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Year : 2021  |  Volume : 11  |  Issue : 2  |  Page : 95-99

Biomarker potential of preoperative tumor size in determination of the lymphovascular invasion in squamous cell lung cancer and lung adenocarcinoma

1 Clinical Center University of Sarajevo, Clinic for Thoracic Surgery, Sarajevo, Bosnia and Herzegovina
2 Department of Internal Medicine, Division of Pulmonary Diseases, General Hospital “Prim. Dr. Abdulah Nakas,” Sarajevo, Bosnia and Herzegovina
3 Department of Human Physiology, Faculty of Medicine, University of Sarajevo, Sarajevo, Bosnia and Herzegovina
4 Clinical Center University of Sarajevo, Urology Clinic, Sarajevo, Bosnia and Herzegovina
5 Department of Cardiology, General Hospital “Prim.Dr. Abdulah Nakas”; Department of Pharmacology, Sarajevo Medical School, Sarajevo School of Science and Technology, Sarajevo, Bosnia and Herzegovina
6 Department of Anesthesiology, Institute of Clinical Sciences, Sahlgrenska Academy, University of Gothenburg, Gothenburg, Sweden

Correspondence Address:
Edin Begic
Department of Cardiology, General Hospital “Prim.Dr. Abdulah Nakas”, Sarajevo 71000
Bosnia and Herzegovina
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Source of Support: None, Conflict of Interest: None

DOI: 10.4103/ijabmr.IJABMR_500_20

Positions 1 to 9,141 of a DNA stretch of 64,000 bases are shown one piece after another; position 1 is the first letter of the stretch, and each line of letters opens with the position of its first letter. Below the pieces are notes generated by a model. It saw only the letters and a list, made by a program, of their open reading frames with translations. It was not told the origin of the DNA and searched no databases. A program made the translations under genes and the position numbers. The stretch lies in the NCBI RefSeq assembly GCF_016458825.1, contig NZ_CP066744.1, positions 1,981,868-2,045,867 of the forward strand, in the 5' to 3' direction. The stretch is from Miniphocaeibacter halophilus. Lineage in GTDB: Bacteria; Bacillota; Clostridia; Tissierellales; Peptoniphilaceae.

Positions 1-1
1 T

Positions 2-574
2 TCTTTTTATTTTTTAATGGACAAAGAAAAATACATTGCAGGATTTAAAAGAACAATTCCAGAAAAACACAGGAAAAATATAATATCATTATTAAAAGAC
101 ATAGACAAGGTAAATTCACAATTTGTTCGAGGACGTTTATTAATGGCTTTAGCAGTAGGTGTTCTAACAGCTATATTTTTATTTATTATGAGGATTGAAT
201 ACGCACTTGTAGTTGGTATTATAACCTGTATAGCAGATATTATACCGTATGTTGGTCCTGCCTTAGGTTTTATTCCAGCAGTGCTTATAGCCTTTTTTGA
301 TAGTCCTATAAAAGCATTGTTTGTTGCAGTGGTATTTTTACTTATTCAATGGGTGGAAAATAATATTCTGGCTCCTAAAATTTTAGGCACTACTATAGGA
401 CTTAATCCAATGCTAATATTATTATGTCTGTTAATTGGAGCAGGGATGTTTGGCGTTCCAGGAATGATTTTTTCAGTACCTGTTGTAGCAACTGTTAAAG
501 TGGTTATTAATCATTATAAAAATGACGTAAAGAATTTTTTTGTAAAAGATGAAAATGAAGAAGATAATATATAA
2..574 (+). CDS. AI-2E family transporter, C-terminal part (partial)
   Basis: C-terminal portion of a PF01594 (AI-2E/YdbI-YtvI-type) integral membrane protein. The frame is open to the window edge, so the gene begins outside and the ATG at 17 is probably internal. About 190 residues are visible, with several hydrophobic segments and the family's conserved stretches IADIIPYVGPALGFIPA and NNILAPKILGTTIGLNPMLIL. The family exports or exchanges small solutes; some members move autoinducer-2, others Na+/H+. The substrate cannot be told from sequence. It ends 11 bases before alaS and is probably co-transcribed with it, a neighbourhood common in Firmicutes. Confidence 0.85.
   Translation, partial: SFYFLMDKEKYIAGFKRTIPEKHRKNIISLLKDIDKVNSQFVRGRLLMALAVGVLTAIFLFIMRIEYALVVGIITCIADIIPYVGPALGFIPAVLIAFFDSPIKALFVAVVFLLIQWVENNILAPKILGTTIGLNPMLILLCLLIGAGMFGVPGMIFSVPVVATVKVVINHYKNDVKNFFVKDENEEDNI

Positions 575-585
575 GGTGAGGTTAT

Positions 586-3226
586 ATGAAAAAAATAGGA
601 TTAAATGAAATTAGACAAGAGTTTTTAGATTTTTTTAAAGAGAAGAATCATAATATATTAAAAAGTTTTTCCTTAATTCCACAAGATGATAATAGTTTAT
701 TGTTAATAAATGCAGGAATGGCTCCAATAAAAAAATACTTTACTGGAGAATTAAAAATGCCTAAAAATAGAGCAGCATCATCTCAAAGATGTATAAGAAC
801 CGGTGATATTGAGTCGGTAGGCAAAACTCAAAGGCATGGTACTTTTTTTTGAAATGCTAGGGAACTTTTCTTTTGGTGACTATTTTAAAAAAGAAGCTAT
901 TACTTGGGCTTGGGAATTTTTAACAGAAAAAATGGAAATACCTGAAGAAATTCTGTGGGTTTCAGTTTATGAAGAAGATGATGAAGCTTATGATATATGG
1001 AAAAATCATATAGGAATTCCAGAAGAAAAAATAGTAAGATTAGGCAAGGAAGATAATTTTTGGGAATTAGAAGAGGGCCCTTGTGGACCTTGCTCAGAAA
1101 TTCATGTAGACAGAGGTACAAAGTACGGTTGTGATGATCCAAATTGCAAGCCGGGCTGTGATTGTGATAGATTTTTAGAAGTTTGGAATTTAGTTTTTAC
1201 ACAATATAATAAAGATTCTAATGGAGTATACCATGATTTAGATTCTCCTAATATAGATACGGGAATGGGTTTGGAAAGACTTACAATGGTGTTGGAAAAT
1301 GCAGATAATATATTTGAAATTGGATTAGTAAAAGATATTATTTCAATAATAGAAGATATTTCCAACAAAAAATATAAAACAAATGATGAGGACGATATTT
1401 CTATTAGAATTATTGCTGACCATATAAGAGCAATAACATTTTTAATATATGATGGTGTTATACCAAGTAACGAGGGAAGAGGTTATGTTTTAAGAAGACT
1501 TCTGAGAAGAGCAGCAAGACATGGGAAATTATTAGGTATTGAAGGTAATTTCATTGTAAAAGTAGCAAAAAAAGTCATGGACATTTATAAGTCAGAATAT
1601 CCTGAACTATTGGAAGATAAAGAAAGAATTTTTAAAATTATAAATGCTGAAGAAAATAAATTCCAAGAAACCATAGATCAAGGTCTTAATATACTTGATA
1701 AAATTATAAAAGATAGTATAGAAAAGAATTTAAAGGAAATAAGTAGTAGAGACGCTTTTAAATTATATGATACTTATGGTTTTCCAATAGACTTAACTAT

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Introduction: The invasion of blood and lymph vessels with tumor tissue represents a negative prognostic factor of the disease course in patients with non-small cell lung cancer. Aim: The aim of the study was to determine the marker value of a preoperatively determined size of pulmonary squamous cell carcinoma and adenocarcinoma and its impact on lymphovascular invasion (LVI) in resected lung tissue. Materials and Methods: The conducted observational cross-sectional study included 322 patients with a complete resection of confirmed squamous cell lung carcinoma and lung adenocarcinoma. Preoperative size and type of tumor were determined by a preoperative chest computed tomography scan and cytological/histological analysis of obtained samples, while LVI status was determined by pathohistological analysis of resected tumor lung tissue. Receiver operating characteristic (ROC) curve analysis was performed to assess whether tumor size could serve as a reliable marker for LVI. P < 0.05 was considered statically significant. Results: A statistically significant difference in the frequency of tumor size (P = 0.580) along with LVI (P = 0.656) was not established between the patients with squamous cell lung cancer and lung adenocarcinoma. A ratio between the size of lung adenocarcinoma and LVI status (P < 0.001) was determined as statistically significant, while such a difference was not established in squamous cell lung cancer (P = 0.052). The ROC analysis revealed that tumor size >39 mm in patients with lung adenocarcinoma has obtained a sensitivity of 70.8% and a specificity of 60.9% to differentiate patients with a LVI (areas under the curve [AUC] = 0.70; 95% CI 0.60‒0.79; P < 0.001). A tumor size >4.6 cm in patients with squamous cell lung cancer obtained a sensitivity of 56.5% and a specificity of 60.3% to differentiate patients with a LVI (AUC = 0.59; 95% CI 0.50‒0.67; P = 0.043). Conclusion: The preoperative size of lung adenocarcinoma could be an acceptable marker of LVI presence in resected lung tissue, while in the squamous cell lung cancer, a potential biomarker role of the preoperative size of the tumor was inadequate.

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